Virtual care platform company eVisit acquired Bluestream Health to add digital front door capabilities, integrated language services and other digital tools to its solution.
Financial terms of the acquisition were not disclosed.
EVisit also gained Bluestream Health's customers to build out its partnerships with health systems. The company works with more than 50,000 provides and 500 health systems to provide patient "front door" capabilities and tools to transition brick-and-mortar workflows into virtual with a focus on triage/escalation and efficient handoff to clinical delivery, according to the company.
EVisit currently works with 100 healthcare delivery organizations spanning 2,000 sites of care. More than 275,000 clinicians across all 50 states have access to eVisit to facilitate the delivery of millions of encounters annually, according to the company.
The company will add 200 additional languages and American Sign Language from Bluestream's translation services into its telehealth solution.
Sachin Agrawal, eVisit's CEO, said Bluestream Health has a similar approach and ethos to reconstruct care using a digital foundation.
"There are a lot of complementary capabilities between the organizations. Bluestream has done some very elegant, innovative work in integrating language translation and integrating digital front doors that are better reached by the lower income populations and important for social determinants of health courtesy of their work with some pretty significant public health institutions around the country," Agrawal said in an interview.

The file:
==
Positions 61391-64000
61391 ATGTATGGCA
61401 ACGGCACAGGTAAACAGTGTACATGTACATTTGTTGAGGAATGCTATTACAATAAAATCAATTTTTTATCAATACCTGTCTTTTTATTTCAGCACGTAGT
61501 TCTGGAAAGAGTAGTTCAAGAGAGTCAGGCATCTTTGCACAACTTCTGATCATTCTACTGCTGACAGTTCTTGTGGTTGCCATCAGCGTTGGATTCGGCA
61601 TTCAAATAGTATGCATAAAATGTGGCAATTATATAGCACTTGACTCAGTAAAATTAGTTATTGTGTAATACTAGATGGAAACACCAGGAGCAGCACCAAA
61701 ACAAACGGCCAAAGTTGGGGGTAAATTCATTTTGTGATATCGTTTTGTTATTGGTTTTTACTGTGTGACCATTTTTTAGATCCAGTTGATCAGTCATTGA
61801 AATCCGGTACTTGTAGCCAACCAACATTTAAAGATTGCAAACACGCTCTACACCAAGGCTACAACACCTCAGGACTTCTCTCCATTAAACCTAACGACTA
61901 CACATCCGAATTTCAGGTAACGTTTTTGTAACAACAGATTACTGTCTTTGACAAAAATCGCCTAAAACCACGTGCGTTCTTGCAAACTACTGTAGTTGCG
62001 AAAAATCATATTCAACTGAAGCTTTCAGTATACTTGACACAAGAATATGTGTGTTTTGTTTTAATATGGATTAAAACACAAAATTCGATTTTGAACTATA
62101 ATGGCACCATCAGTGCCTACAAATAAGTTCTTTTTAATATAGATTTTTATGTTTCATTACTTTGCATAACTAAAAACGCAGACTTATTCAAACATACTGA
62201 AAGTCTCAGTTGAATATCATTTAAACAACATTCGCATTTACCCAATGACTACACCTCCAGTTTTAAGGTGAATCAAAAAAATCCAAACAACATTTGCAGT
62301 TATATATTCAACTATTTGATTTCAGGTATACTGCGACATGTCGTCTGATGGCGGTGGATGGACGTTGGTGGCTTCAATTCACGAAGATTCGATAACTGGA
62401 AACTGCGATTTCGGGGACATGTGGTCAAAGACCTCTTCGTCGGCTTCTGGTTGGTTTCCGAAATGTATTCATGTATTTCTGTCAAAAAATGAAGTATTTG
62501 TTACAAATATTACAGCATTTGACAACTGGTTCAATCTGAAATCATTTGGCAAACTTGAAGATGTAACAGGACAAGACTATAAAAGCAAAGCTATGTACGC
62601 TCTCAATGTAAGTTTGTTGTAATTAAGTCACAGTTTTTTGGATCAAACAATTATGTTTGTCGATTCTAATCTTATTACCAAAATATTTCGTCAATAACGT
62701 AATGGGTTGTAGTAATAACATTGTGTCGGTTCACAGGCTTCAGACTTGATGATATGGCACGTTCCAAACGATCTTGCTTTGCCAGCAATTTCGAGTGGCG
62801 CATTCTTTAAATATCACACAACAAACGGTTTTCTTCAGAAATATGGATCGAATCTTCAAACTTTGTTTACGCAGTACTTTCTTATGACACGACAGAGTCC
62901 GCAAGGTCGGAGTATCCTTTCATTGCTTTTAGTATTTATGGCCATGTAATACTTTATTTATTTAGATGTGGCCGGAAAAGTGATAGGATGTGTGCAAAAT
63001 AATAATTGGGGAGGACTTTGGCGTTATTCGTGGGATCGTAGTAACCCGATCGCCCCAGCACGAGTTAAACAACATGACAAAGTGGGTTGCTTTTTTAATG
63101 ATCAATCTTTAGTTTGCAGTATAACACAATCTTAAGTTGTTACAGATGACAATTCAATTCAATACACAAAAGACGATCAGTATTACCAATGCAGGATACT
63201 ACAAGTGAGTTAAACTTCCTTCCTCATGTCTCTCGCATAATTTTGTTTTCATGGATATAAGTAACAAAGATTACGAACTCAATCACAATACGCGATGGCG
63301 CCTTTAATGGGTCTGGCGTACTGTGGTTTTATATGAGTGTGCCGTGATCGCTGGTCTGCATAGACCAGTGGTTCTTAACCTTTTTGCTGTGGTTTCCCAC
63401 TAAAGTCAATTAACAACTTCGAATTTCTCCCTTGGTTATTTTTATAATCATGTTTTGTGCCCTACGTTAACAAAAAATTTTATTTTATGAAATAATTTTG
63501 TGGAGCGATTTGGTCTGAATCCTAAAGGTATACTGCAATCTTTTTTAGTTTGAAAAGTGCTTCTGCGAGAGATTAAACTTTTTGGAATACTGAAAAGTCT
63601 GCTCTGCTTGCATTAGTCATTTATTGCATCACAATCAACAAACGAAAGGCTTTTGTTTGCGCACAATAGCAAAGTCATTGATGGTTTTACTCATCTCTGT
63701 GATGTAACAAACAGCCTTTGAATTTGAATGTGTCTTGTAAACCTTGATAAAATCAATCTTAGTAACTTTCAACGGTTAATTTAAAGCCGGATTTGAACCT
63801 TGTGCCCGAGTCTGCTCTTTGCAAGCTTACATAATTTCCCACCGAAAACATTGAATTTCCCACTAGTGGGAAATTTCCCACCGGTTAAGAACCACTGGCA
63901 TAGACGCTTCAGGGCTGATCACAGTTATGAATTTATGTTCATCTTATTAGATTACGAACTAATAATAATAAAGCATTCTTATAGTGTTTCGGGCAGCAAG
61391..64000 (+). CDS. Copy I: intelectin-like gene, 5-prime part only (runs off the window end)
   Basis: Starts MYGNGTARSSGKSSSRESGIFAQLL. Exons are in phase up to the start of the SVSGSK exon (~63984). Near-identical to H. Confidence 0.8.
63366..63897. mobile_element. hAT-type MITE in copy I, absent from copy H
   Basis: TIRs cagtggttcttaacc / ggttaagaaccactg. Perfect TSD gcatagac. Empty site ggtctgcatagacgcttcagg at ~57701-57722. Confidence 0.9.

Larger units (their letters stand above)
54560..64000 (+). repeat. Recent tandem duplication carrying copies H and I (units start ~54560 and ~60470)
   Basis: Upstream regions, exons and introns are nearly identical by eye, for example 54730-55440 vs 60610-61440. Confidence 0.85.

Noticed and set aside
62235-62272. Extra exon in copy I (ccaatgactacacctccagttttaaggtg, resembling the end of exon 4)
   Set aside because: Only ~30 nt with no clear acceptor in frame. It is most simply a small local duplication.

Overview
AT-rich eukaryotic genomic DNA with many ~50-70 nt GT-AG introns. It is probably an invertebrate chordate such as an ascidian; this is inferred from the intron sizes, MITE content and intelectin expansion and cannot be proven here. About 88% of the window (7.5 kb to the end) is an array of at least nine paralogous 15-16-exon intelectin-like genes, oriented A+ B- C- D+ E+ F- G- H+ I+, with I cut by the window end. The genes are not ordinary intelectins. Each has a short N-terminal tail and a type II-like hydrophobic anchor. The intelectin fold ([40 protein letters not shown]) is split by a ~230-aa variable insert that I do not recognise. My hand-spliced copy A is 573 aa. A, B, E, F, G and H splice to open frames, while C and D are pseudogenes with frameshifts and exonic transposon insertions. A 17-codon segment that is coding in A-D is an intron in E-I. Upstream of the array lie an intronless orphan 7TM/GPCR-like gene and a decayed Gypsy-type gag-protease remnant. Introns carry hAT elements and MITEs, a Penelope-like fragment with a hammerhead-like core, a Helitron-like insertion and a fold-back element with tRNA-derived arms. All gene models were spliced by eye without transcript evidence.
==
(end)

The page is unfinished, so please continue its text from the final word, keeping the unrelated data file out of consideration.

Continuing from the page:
"That couples nicely with some of the more heavy-duty, sophisticated workflow and infrastructure that eVisit has spent 'x' dollars developing. Product-wise, for us, this is a 'one plus one equals more than two' situation," he noted.
As telehealth evolves, health systems are strategically focused on better integrating virtual care and building out "digital health 2.0."
That has been a key focus for eVisit since it launched in 2015, according to Agrawal, who was promoted to the CEO role back in January.
"Our entire reason for existence in the market is to enable hospitals, health systems and complex healthcare delivery organizations to reengineer how they do virtual care workflow rather than taking existing brick-and-mortar workflow and saying, 'Hey, we're gonna slap two-way video on it, or we're going to try to slap a chat on it.' Imagine a world where you can re-architect what that entire process looks like, and so we're a virtual care operating platform that enables that," he said.
The integration of Bluestream Health's capabilities will focus on combining "two highly innovative platforms that we think represent the future of how complex healthcare organizations need to think about digital care," Agrawal said.
Post-pandemic virtual care strategies
Like many other virtual care platforms, eVisit's business benefited from the rapid shift to telehealth during the height of the COVID-19 pandemic in 2020 and 2021.
The company nabbed $45 million in series B funding in September 2021 backed by Goldman Sachs Asset Management’s growth equity business along with other investors including Texas Health Resources and Health Catalyst co-founders Tom Burton and Steve Barlow.